Supreme Court COVID decision upends workplace safety; McCarthy hides Jan. 6 evidence



McCarthy spoke with Trump during the Jan. 6 violence—a conversation that is thought to be key in determining whether Trump was using the violence as part of his own plans to nullify the election. Now he’s refusing to tell investigators what Trump said.

In the news today: The Supreme Court handed down a stunning ruling that overturned OSHA rules requiring COVID-19 vaccination or testing for the nation’s largest employers. The most stunning part was the bizarre theory invented by the court’s conservatives—one that would seem to invalidate nearly all workplace safety rules, from fire prevention to safety railings. Does this mean rules about washing your hands after using the toilet are null and void as well?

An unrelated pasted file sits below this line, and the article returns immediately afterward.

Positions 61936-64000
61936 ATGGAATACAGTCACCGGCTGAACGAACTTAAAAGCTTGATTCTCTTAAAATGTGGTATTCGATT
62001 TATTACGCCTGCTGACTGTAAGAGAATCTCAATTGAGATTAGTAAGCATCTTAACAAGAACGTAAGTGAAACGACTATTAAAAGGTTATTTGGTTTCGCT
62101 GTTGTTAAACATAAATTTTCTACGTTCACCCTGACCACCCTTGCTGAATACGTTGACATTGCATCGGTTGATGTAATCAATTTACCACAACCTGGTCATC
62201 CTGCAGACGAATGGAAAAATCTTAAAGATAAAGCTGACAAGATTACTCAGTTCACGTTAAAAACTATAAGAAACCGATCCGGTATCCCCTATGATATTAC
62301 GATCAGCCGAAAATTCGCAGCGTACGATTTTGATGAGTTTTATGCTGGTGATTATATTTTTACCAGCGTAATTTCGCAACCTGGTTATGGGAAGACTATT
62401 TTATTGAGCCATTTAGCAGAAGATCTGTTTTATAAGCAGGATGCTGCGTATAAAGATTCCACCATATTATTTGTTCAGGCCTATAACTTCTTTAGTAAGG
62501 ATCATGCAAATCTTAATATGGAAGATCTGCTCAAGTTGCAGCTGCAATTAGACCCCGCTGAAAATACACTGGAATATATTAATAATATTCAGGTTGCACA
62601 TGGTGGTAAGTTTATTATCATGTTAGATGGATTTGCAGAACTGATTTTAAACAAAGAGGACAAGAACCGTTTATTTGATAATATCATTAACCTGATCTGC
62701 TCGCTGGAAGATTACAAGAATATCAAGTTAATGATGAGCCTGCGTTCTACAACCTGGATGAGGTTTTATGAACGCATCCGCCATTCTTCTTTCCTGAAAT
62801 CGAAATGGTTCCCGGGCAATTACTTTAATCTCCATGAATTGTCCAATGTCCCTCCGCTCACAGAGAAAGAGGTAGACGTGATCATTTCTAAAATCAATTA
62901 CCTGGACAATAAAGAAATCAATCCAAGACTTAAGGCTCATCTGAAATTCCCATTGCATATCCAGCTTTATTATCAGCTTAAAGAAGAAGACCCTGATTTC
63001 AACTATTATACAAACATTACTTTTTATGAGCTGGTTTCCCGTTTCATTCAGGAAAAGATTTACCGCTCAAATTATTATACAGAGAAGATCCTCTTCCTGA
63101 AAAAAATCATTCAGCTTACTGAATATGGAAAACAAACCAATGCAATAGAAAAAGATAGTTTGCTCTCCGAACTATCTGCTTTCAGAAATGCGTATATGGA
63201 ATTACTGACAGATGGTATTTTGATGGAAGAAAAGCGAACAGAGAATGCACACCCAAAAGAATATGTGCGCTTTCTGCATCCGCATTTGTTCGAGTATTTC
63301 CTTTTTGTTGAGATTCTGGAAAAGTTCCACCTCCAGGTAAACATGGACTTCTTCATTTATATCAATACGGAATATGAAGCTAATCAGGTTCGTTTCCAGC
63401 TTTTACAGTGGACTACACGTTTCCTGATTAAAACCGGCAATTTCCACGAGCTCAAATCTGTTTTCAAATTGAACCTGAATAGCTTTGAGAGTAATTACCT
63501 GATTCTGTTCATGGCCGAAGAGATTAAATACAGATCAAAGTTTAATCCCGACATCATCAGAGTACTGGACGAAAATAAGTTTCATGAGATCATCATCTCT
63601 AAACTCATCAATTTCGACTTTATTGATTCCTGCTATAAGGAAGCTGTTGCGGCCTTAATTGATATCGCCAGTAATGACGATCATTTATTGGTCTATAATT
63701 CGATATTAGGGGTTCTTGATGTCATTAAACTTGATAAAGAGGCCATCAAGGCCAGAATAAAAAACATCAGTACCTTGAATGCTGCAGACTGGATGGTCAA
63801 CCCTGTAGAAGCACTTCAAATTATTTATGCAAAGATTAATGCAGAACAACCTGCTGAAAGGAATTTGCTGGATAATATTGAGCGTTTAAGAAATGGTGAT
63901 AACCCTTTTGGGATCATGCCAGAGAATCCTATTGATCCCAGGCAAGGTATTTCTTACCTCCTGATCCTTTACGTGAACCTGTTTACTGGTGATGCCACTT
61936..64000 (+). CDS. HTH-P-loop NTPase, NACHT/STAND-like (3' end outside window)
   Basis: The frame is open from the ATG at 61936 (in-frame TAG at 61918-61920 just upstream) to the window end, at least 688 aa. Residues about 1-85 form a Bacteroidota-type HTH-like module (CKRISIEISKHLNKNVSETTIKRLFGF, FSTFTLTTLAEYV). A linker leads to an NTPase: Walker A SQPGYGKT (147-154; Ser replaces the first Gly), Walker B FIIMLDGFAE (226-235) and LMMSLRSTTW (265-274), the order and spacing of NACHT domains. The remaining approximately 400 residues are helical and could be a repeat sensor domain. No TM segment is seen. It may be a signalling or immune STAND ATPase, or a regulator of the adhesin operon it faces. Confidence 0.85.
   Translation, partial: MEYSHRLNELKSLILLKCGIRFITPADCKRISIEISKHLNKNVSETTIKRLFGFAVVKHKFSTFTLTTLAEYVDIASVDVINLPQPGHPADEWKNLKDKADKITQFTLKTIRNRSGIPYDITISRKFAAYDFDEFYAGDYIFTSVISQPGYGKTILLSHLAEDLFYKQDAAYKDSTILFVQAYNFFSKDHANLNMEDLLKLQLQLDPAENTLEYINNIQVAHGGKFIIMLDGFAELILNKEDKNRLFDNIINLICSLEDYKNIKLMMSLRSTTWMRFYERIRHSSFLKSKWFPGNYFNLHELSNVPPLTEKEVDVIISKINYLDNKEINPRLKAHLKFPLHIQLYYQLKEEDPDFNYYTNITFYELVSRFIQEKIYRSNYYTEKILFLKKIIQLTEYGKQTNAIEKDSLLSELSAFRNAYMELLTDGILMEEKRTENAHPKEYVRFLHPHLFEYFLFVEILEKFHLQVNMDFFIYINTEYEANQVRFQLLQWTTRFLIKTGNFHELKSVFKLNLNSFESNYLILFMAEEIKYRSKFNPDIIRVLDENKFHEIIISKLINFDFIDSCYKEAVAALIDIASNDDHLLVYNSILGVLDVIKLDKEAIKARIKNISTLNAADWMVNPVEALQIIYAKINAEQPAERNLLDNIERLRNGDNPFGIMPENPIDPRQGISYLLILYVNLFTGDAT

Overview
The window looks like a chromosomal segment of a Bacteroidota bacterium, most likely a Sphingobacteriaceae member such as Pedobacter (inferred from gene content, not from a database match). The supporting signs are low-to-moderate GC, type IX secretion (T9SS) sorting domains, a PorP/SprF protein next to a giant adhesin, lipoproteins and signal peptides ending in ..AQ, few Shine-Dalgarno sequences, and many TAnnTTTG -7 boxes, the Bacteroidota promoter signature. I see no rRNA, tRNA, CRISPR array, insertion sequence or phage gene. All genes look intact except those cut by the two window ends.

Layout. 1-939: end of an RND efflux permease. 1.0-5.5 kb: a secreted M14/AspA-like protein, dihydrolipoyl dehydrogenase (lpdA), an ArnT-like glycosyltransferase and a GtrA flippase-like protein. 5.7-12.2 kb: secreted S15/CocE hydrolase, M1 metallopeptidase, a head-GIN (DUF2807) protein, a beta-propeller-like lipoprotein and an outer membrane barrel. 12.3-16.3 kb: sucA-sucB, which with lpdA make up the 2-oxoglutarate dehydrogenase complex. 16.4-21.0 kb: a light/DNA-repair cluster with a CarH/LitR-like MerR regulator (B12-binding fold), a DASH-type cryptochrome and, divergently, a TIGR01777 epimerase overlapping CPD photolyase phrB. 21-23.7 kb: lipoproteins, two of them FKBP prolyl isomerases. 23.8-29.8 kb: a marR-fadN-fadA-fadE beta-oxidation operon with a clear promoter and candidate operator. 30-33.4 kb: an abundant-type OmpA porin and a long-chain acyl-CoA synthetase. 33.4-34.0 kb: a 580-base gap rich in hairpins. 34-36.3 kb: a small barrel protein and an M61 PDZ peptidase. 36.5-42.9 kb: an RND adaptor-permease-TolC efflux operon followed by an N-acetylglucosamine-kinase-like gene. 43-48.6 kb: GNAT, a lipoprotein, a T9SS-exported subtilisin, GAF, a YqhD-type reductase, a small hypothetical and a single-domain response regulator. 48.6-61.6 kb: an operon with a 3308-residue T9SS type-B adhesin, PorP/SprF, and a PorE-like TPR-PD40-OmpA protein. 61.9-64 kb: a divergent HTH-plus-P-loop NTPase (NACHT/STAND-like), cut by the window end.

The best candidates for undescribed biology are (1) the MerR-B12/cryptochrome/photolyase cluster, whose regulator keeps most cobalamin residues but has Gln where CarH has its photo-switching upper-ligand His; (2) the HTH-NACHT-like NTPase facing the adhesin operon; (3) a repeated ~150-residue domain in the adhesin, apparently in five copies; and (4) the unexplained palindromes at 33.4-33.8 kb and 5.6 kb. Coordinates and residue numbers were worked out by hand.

The Senate is pushing forward on federal voting rights legislation, but the two Democratic holdouts continue to insist that the filibuster is more important. And on the same day members of a violent militia group were charged with “seditious conspiracy” for their plot to prevent Congress from certifying Donald Trump’s election loss on Jan. 6, top House Republican Kevin McCarthy says he will refuse to testify about his conversations with Trump about Trump’s election-nullifying plans.

I believe the technical term for refusing to testify about your knowledge of a criminal conspiracy is aiding and abetting, but House Republicans have made aiding and abetting Trump’s crimes a core requirement for membership.

Here’s some of what you may have missed:


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